Scott Wolchko -- President and Chief Executive Officer

Sure. So with FT596, we have continued to dose at one dose per cycle. And we now have the ability to give two cycles. If you recall, when we initially advanced our FT596 program, we were gated on giving a second cycle with FDA consent. So we're now able to give two cycles of FT596 without going back to the FDA. And so we will continue to dose patients at one dose, giving two cycles. And now we will -- we will now add two doses in each cycle and continue to give two cycles. We are planning on amending the protocol so that if patients relapse at some point, we could re intervene with FT596. And so right now we're sticking to one or two doses per cycle giving two cycles, and now adding the ability to re intervene if a patient later relapses. So that's where we're headed with FT596. With respect to our solid tumor franchise, very similar. We are giving multi doses in a cycle, as an example FT538 is a product candidate that we're now got dosing with solid tumors in combination with monoclonal antibody, it's a multi dose treatment and we are giving multiple cycles and we do again if a patient later relapses, we have the ability to re intervene again. So we are now looking at the potential to retreat patients upon progression.

Unidentified Participant

Okay, great. Thank you so much.

Scott Wolchko -- President and Chief Executive Officer

Sure.

Operator

Your next question comes from the line of Mike Ulz from Morgan Stanley, your line is open.

Mike Ulz -- Morgan Stanley -- Analyst

Hey guys, thanks for taking the question. Just a quick question on the CD38 knock-out you sort of highlighted that modification as providing some improved metabolic fitness. So, I just curious for 596 I noticed you don't have that modification there. So I guess two questions. Number one, why not? And number two, are you considering potentially adding that in the future?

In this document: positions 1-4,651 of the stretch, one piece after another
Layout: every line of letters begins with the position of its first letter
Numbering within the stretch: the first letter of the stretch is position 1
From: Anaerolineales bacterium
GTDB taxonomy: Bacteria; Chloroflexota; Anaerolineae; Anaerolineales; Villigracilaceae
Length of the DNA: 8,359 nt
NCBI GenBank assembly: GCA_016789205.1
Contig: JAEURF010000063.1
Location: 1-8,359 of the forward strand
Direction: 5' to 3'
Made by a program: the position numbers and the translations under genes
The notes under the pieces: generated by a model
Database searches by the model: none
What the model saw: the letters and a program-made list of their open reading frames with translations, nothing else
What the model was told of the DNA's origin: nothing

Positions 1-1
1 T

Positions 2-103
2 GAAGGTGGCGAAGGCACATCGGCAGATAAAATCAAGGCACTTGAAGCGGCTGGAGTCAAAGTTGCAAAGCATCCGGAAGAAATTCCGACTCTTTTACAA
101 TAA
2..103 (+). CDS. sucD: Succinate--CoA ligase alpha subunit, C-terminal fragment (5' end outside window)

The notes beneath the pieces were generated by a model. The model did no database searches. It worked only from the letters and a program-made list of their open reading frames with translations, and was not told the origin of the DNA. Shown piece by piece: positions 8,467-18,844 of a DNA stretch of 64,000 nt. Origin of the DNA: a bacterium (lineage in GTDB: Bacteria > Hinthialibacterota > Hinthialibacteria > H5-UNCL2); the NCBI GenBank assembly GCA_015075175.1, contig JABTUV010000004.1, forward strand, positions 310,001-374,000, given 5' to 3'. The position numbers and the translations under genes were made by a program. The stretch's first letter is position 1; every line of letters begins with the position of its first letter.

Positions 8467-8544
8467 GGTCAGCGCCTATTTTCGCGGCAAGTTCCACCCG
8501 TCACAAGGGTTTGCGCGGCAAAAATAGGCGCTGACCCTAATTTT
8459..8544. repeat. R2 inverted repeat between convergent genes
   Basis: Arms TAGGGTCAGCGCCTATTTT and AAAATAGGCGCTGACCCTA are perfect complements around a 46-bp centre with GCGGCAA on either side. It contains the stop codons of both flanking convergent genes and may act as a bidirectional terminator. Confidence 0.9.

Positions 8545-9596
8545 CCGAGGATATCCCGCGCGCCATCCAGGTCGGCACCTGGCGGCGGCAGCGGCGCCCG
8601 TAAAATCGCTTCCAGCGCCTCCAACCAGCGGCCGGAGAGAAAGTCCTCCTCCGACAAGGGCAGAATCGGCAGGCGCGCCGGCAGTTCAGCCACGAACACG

Scott Wolchko -- President and Chief Executive Officer

Sure. So for FT -- I mean, we've built out our platform over time in a very sort of methodical stepwise fashion. And at the time, when we were building out FT596, we did not fully appreciate the therapeutic value of the CD38 knock-out. And initially, we thought of CD38 knock-out as a step that we would take a functional step that we would add, that would be unique for myeloma, knocking out CD38 to prevent fratricide when delivering the therapy in combination with daratumumab. Obviously, we've come to appreciate and there's been publications on the therapeutic value of the CD38 knock-out more broadly, we certainly are incorporating that into all our product candidates on a go forward basis, including our product candidates for solid tumors. And certainly, we've reserved the right obviously, to continue to build off of 538 for lymphoma.

Mike Ulz -- Morgan Stanley -- Analyst

Got it, that makes sense. And then maybe just a quick follow-up. With respect to ASH, you did a good job of outlining what to expect for 516 and then 596, as well. But is there any other data sets that we've should be focused on at ASH?

Scott Wolchko -- President and Chief Executive Officer

So we're going to hold an investor event on Tuesday, we'll spend most of the time I think, on that investor event, discussing lymphoma. And I think that's going to be the significant focus of ASH, as well as the investor event. We're continuing to generate data across all our programs, obviously. And we look forward to providing updates.

Mike Ulz -- Morgan Stanley -- Analyst

Got it. Thank you.

Operator

Your next question comes from the line of our Alethia Young from Cantor, your line is open.

Alethia Young -- Cantor -- Analyst

Hey, guys, thanks for taking my questions. Sorry, I was on mute. I want something about 538 and your choice of using the in combination with daratumumab, maybe versus some of the other maybe venetoclax, and some of those others. And just kind of your perspective there on that seems kind of differentiated? Thanks.